Ask Asahi Pompey what she does for a living, and the answer isn’t so straightforward.
On LinkedIn, she lists the titles of global head of corporate engagement at Goldman Sachs and president of the Goldman Sachs Foundation.
To borrow a phrase from Bozoma Saint John, Pompey is a #badass, juggling the worlds of corporate America, motherhood, and philanthropy. She radiates wisdom, light, and positivity and is a fierce force of nature in stilettos, someone who understands the power of holding the door open for those following in her steps.
When asked about the “light-bulb moment” that led her to her life’s work, she explains an uncomfortable truth. “You have to have a baseline of a certain amount of economic empowerment to have that moment,” Pompey says. It’s the foundational level of Maslow’s Pyramid and, for many, a quick privilege check. “My first aim of getting out of school was not how I could find a purpose-driven career. It was, I’ve got to pay off these loans and support my family, with two younger brothers coming up after me,” Pompey says.
Guyanese-born, Pompey settled with her family in Brooklyn’s housing projects before supporting herself through high school in Japan and Columbia Law School. An advocate for dreaming audaciously, Pompey notes, “I’m not driven by being the exception. I want to create a space and imagine a world where all these phenomenal young Black girls get a chance to live their fullest potential.” So as the world was undergoing pandemic lockdowns and demands for racial equity echoed, Pompey and Goldman Sachs were building the largest investment to focus exclusively on Black women. An initiative that goes beyond the buzzwords of diversity and inclusion, One Million Black Women has an audacious goal of impacting the lives of at least one million Black women by 2030.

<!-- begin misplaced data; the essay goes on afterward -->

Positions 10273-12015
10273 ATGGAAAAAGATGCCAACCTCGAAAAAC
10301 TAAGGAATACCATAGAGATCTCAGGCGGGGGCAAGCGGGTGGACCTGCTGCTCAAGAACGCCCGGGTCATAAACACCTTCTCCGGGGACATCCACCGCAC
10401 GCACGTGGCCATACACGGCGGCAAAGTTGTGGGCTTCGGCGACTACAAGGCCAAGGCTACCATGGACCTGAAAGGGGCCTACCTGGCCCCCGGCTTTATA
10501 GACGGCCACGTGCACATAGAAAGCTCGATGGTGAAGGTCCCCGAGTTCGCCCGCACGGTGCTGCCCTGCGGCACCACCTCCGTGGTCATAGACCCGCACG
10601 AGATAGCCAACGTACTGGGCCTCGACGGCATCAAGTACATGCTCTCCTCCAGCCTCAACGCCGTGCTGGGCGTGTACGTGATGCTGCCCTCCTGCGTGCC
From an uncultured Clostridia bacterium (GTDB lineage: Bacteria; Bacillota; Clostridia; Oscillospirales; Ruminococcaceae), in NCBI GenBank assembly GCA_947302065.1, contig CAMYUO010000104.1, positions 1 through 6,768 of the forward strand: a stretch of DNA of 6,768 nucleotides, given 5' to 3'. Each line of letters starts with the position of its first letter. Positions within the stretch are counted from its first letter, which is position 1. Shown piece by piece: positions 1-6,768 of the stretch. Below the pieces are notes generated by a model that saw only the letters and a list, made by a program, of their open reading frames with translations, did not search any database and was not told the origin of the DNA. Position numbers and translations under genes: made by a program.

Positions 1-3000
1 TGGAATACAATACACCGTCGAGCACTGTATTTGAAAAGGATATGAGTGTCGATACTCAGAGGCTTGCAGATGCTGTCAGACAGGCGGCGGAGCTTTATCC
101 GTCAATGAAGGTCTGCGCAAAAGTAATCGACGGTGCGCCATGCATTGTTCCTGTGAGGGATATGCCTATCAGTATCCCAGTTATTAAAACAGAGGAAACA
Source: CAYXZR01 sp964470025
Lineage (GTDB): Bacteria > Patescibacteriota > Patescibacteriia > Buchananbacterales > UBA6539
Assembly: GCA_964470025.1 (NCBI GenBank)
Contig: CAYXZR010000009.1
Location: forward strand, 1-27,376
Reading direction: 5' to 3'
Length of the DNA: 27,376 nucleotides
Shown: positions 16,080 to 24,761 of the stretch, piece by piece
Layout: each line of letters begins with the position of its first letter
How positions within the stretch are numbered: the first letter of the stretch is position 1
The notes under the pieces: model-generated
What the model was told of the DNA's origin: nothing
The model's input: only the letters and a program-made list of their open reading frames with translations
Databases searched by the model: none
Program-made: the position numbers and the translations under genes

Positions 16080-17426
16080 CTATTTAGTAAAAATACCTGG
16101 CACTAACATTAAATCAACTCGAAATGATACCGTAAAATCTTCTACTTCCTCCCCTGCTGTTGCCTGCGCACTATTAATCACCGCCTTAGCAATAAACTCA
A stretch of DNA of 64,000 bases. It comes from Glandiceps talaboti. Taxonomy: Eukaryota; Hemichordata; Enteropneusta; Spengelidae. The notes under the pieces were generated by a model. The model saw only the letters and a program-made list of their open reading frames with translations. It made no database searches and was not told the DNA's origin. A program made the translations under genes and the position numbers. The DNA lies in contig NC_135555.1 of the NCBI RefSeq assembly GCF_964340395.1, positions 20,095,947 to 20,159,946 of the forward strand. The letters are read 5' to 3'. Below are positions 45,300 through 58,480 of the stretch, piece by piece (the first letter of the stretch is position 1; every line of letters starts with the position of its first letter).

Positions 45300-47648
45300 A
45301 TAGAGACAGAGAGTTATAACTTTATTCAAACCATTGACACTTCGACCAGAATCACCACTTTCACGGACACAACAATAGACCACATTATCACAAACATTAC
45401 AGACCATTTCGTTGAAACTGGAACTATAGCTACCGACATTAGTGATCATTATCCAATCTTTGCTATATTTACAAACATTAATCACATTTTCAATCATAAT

To effectively address the racial wealth gap, Pompey and Goldman Sachs put their money where their mouth is—$10 billion to be exact. “If we close the earning gap for Black women, it could produce an annual U.S. GDP of $450 billion. And that’s not just impacting Black people; it’s impacting everyone,” Pompey says. And hence the investment component. The $10 billion is an indicator of the multidimensional barriers Black women face in proper health care, education, housing, job creation, financial literacy, and access to capital required to take a seat at the table. “To manifest change authentically,” Pompey says, “we’re following all those key moments of her journey. We’re investing in the arc of a Black woman’s life.”
Here, Pompey talks about the power of visibility in corporate America, setting boundaries, and her advice to her younger self.
Her first actual job
So I’ll tell you about the job I was turned down for: I tried to get a job with McDonald’s. But for my first job at 14, I was cold-calling people for Prudential insurance company.
Her advice to her younger self
Trust yourself and take more risks.
The best quality in a boss
Someone open to disagreement and open to hearing points of view that are different from theirs.
How she navigates boundaries